"Reconnaissance aircraft" explores deep sea

Autonomous underwater vehicle independently collects data in the oceans

An autonomous underwater vehicle (AUV) of the French research institute IFREMER in action. Note: Since the exact appearance of the device is not yet known, as the model is only set in the context of a European tender. Therefore, the picture is only an example of typical devices of this class. © IFREMER
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Using the so-called "Autonomous Underwater Vehicle (AUV)" physical and chemical conditions in the water column and on the seabed can be recorded. Unlike a "Remote Operated Vehicle (ROV)", the AUV is not connected to the ship by a cable, but dives autonomously in the water column. The Leibniz Institute for Marine Sciences (IFM-GEOMAR) in Kiel, with the help of the German Research Foundation (DFG), is also creating such a system which, together with the ROV6000, will soon explore the deep sea.

At the beginning of an AUV mission, the vehicle's destination, course and task are programmed. The torpedo-like systems can handle several issues during a mission. For this purpose, different measuring systems are installed on the AUV. The currently provided facilities for measuring seawater parameters are a temperature and pressure probe (CTD) and a particle sensor. In addition, a high-resolution sonar, a side-scan sonar, a sonar, the depth profiles of the sediment created, and a photo camera for mapping and documentation of the seabed are used.

Perfect underwater team

But in addition to the AUV, IFM-GEOMAR will also have the world's most modern ROV in the future. Professor Peter Herzig, Director of the Leibniz Institute for Marine Sciences, compares the special areas of application of the two diving robots: "In research, we use the AUV in a similar way to a reconnaissance aircraft. This device glides about 200 meters above the seabed and provides us very fast data from a relatively large area. In combination with the ROV Kiel 6000, which collects detailed information close to the ground, we have tools that complement each other perfectly. "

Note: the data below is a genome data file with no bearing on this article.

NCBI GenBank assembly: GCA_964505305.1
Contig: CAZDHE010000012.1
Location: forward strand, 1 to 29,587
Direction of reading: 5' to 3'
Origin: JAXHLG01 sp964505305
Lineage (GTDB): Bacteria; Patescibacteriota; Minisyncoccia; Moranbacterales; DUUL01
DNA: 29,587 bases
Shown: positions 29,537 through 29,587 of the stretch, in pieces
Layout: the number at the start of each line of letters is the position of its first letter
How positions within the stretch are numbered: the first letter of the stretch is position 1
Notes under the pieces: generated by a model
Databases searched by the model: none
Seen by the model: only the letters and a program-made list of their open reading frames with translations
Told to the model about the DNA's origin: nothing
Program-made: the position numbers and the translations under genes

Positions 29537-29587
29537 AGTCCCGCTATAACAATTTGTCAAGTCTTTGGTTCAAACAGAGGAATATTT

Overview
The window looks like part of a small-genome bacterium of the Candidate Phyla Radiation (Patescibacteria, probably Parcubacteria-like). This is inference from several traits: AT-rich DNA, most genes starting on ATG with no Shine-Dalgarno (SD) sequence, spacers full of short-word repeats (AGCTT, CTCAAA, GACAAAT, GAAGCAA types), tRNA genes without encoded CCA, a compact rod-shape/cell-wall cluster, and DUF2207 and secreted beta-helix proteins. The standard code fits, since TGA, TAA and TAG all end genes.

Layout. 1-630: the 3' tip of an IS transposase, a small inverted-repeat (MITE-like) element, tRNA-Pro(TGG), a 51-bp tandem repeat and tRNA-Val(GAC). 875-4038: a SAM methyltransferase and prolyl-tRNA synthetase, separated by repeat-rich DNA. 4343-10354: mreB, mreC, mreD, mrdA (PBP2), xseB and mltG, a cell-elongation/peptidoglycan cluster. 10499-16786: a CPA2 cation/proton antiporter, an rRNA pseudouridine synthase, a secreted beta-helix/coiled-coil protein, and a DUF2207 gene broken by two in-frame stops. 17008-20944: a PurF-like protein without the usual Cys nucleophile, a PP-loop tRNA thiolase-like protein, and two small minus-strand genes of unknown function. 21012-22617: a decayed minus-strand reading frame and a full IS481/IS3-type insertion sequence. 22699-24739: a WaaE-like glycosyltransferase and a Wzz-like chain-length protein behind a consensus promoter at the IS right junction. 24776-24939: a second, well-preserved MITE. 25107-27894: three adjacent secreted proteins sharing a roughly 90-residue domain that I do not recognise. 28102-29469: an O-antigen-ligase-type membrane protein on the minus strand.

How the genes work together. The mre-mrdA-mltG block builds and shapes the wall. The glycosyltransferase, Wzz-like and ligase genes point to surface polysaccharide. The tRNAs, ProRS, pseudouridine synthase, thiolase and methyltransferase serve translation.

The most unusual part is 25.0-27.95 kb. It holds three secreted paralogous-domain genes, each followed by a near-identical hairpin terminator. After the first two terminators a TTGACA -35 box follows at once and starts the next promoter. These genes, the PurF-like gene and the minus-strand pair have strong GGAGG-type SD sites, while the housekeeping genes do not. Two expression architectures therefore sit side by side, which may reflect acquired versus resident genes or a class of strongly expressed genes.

"In October 2008 there will be a first joint project of ROV and AUV, " said Colin Devey, Klas Lackschewitz and Thomas Kuhn from IFM-GEOMAR. The aim is to measure and sample the water column and the seabed at the Mid-Atlantic Ridge between 4 ° and 11 ° S in water depths up to 4, 000 meters. There occur up to 400 ° C hot solutions from the seabed.

The exploration of hot springs on the seabed

In order to be able to realistically assess the significance of such hot springs in the global temperature and material budget, nationwide measurements are required there. For this purpose, the AUV will first measure the properties such as temperature and salinity of the water column over the hot springs and high-resolution (<1 meter) mapping the seabed relief in the vicinity of the sources. On the basis of these results, the ROV will then be used specifically in the area of ​​the hydrothermal wells to take samples and perform experiments on the seafloor. display

With the joint use of ROV and AUV, we not only effectively exploit the expensive shipping time, but also address new scientific issues that require the simultaneous study of parameters in the water column and the seafloor Lack, explains Lackschewitz. This may be the case, for example, with submarine volcanic eruptions or submarine landslides triggered by seabake. "All in all, we hope that this will increase the understanding of the sea system and its role for humans as a source of raw materials and food, as a climate factor, but also as a source of rest and relaxation" Dev, Devey summarizes the high expectations.

(GeoUnion, 20.07.2007 - AHE)